a1 a2 a3 a4 a5 + a3 a4 a5 + a1 a4 a5 + a1 a2 a5 + a1 a2 a3 + a1 a2 a3 + a5 + a3 + a1
a2 a2 a4 a5 + a2 a5 + a2 a5 + a4 a5 + 1

...

(v)
and the following result will be easily obtained
pn qn-1 - qn pn-1 = (-1)n

Bhaskara I's Rule


Bhaskara I (522 A. D) gave the following rule in his Maha Bhaskariya
bhajyam nyasedupari haramadhasca tasya
khandayatparasparamadho binidhaya labdham I
kena hato' yamapaniya jathasya sesam
bhagam dadati parisudhamiti pracintyam II 42 II
aptam matim tam binidhaya ballam
nityam hyadho'dhah kramasasca labdham I
matya hatam syaduparisthitam ya
llabdhena yuktam paratasca tadvat II 43 II
harena bhajyo bidhino paristho
bhajyena nityam tadadhah' sthitasca I
aharganosmin bhaganadayasca
tadva bhavedyasya samihitam yat II 44 II
Datta and Singh translate these Slokas as follows:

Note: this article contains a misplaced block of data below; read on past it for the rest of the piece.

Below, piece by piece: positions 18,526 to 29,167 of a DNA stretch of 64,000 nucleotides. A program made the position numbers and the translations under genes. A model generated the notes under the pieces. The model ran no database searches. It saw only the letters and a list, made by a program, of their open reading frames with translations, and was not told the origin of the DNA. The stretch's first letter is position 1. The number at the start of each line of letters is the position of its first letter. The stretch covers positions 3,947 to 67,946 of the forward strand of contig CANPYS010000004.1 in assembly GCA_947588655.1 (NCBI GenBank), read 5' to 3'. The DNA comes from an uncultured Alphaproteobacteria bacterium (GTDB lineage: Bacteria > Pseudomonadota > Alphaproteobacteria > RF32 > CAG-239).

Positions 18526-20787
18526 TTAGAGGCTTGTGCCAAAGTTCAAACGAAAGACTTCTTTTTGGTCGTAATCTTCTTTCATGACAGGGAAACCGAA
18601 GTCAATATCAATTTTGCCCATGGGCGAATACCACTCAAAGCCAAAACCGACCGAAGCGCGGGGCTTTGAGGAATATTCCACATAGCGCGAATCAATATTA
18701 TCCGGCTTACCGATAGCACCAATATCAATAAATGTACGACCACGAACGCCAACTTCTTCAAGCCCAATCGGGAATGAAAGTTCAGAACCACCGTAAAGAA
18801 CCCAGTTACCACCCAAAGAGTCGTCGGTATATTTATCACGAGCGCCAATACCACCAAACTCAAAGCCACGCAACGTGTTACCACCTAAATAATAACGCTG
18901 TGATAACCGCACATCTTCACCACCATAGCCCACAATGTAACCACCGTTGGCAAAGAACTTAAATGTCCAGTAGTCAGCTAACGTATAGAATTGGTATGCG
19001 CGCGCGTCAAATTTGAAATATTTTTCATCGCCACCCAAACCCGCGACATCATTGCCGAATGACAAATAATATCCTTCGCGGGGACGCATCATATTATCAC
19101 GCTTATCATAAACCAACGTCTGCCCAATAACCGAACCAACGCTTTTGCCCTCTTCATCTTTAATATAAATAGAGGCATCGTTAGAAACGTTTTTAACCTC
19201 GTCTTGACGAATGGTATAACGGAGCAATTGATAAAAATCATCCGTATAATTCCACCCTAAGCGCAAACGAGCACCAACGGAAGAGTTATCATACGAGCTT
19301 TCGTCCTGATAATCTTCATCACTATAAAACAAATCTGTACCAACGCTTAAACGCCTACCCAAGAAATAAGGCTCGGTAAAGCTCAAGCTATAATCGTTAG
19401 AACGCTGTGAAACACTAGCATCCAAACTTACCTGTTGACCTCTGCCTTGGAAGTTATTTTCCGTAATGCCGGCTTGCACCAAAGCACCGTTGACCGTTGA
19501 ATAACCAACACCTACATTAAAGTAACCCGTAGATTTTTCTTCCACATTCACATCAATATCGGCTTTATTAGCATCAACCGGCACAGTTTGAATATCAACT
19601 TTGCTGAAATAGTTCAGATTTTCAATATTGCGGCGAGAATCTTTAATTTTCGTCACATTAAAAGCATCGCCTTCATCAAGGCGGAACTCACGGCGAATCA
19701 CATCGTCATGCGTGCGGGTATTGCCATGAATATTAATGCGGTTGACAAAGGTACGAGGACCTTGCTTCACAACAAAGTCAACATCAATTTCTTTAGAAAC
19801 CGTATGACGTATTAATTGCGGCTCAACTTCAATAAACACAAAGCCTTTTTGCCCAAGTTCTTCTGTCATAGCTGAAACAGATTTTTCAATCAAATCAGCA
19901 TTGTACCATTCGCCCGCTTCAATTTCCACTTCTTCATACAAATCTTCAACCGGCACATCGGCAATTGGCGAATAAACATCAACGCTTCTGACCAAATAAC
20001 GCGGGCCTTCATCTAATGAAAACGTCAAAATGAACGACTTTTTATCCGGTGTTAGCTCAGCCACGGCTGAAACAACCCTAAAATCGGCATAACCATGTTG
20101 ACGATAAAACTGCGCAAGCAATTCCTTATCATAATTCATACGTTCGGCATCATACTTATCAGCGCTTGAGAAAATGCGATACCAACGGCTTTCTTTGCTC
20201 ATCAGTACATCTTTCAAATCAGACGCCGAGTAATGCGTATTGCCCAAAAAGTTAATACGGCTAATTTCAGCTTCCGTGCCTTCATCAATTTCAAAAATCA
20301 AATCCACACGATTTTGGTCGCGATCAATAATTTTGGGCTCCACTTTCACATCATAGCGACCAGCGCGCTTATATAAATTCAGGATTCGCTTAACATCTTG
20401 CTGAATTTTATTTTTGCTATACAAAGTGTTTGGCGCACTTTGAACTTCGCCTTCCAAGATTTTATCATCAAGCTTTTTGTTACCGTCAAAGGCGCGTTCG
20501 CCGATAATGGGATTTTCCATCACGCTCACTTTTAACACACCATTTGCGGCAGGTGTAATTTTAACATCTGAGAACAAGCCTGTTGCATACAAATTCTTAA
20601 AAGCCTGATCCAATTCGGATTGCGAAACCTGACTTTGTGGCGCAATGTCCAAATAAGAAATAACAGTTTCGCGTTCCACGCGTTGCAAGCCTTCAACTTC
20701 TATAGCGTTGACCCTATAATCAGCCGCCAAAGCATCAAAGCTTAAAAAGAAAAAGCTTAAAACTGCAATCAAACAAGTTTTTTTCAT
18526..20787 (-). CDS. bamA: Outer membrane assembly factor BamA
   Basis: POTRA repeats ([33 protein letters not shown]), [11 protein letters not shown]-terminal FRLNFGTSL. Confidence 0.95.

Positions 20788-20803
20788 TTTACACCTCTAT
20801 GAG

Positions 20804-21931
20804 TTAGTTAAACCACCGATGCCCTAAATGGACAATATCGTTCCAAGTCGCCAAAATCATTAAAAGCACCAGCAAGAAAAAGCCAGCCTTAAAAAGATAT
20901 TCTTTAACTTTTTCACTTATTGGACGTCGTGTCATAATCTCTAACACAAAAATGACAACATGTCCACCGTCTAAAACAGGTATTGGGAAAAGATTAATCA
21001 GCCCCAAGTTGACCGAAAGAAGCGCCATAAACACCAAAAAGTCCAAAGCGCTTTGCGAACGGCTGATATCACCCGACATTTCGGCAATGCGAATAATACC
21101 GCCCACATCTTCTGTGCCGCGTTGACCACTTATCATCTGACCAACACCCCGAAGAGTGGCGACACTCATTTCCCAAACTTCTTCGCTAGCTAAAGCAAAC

"Set down the dividend above and the divisor below. Write down successively the quotients of their
mutual division, one below the other, in the form of a chain. Now find by what number the last
remainder should be multiplied, such that the product being subtracted by the (given) residue (of the
revolution) will be exactly divisible (by the divisor corresponding to that remainder). Put down that
optional number below the chain and then the (new) quotient underneath. Then multiply the optional
number by that quantity which stands just above it and add to the product the (new) quotient
(below). Proceed afterwards also in the same way. Divide the upper number (i.e. multiplier) obtained
by this process by the divisor and the lower one by the dividend; the remainders will respectively be
the desired ahargana and the revolutions."
After translation Datta and Singh further said
"The equation contemplated in this rule is
ax c
b

= a positive integer.

This form of the equation seems to have been chosen by Bhaskara I deliberately so as to supplement
the form Aryabhata I in which the interpolator is always made positive by necessary transposition.